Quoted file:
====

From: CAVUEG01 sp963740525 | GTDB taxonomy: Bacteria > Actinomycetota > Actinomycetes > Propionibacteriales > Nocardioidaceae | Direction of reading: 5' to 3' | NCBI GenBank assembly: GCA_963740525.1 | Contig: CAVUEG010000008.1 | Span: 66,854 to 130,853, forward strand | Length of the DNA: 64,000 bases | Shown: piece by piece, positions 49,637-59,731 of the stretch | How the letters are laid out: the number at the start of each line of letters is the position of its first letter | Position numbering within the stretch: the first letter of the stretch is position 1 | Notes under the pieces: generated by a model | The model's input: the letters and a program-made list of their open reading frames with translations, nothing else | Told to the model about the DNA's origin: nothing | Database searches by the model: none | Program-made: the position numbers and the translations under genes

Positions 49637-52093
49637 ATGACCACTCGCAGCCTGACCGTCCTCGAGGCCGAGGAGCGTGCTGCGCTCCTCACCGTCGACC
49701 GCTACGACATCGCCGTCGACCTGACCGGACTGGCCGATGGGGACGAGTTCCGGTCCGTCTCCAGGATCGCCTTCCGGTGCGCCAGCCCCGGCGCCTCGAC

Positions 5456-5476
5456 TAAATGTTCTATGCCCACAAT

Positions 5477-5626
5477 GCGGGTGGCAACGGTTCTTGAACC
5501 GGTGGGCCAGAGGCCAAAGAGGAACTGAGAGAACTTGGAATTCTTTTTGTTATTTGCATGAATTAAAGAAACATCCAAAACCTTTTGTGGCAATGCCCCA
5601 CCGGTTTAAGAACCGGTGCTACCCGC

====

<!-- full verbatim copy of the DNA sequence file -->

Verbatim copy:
From: CAVUEG01 sp963740525 | GTDB taxonomy: Bacteria > Actinomycetota > Actinomycetes > Propionibacteriales > Nocardioidaceae | Direction of reading: 5' to 3' | NCBI GenBank assembly: GCA_963740525.1 | Contig: CAVUEG010000008.1 | Span: 66,854 to 130,853, forward strand | Length of the DNA: 64,000 bases | Shown: piece by piece, positions 49,637-59,731 of the stretch | How the letters are laid out: the number at the start of each line of letters is the position of its first letter | Position numbering within the stretch: the first letter of the stretch is position 1 | Notes under the pieces: generated by a model | The model's input: the letters and a program-made list of their open reading frames with translations, nothing else | Told to the model about the DNA's origin: nothing | Database searches by the model: none | Program-made: the position numbers and the translations under genes

Positions 49637-52093
49637 ATGACCACTCGCAGCCTGACCGTCCTCGAGGCCGAGGAGCGTGCTGCGCTCCTCACCGTCGACC
49701 GCTACGACATCGCCGTCGACCTGACCGGACTGGCCGATGGGGACGAGTTCCGGTCCGTCTCCAGGATCGCCTTCCGGTGCGCCAGCCCCGGCGCCTCGAC

Positions 5456-5476
5456 TAAATGTTCTATGCCCACAAT

Positions 5477-5626
5477 GCGGGTGGCAACGGTTCTTGAACC
5501 GGTGGGCCAGAGGCCAAAGAGGAACTGAGAGAACTTGGAATTCTTTTTGTTATTTGCATGAATTAAAGAAACATCCAAAACCTTTTGTGGCAATGCCCCA
5601 CCGGTTTAAGAACCGGTGCTACCCGC